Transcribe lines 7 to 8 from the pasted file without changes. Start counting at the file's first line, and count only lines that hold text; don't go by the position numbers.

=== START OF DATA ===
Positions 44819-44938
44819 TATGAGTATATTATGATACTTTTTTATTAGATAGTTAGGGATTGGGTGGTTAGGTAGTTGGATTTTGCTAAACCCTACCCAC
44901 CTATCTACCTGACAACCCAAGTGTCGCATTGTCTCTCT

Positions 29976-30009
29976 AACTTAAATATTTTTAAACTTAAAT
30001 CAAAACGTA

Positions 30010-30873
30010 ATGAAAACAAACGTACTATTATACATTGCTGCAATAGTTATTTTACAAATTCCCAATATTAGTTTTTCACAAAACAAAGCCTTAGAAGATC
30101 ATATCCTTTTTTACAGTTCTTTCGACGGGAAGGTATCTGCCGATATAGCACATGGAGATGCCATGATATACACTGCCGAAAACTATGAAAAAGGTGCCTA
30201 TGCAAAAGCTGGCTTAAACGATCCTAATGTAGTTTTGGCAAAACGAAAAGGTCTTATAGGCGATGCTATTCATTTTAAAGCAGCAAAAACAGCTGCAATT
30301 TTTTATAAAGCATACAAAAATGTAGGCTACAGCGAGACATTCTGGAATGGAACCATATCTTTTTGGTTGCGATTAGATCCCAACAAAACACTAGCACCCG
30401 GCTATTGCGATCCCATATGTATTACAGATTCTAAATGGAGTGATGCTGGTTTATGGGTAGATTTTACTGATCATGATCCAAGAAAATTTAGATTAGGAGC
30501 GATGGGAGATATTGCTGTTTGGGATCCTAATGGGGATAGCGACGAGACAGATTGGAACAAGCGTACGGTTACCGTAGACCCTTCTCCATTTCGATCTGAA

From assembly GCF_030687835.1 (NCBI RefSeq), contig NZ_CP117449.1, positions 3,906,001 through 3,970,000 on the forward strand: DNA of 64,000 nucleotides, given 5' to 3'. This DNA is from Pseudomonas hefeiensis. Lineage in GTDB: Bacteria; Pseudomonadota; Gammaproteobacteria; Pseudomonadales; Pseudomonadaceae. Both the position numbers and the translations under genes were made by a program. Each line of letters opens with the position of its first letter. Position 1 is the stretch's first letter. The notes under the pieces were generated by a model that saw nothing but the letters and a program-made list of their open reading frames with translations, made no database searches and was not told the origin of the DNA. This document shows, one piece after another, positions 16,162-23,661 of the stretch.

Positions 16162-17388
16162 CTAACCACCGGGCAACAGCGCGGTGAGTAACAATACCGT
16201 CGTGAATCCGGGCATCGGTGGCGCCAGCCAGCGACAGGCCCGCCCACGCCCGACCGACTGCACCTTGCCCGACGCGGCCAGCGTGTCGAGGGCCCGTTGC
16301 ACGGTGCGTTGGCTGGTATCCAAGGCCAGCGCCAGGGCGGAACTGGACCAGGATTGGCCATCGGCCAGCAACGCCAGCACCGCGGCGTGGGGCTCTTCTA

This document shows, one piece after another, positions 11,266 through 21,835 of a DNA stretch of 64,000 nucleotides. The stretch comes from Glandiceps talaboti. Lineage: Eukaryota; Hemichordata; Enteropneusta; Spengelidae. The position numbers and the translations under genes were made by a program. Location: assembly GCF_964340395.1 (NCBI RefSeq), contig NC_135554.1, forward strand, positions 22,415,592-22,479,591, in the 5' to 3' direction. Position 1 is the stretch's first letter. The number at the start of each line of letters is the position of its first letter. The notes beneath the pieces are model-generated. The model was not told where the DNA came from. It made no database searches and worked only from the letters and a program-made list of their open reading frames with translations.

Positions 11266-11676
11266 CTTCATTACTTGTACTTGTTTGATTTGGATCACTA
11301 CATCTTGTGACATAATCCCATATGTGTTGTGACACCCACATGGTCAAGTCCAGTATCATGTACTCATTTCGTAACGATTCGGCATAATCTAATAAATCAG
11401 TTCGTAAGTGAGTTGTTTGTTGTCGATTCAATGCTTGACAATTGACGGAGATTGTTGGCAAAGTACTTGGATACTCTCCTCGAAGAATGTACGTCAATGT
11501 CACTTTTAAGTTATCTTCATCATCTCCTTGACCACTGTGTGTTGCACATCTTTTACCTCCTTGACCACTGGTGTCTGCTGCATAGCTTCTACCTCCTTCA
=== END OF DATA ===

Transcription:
Positions 30010-30873
30010 ATGAAAACAAACGTACTATTATACATTGCTGCAATAGTTATTTTACAAATTCCCAATATTAGTTTTTCACAAAACAAAGCCTTAGAAGATC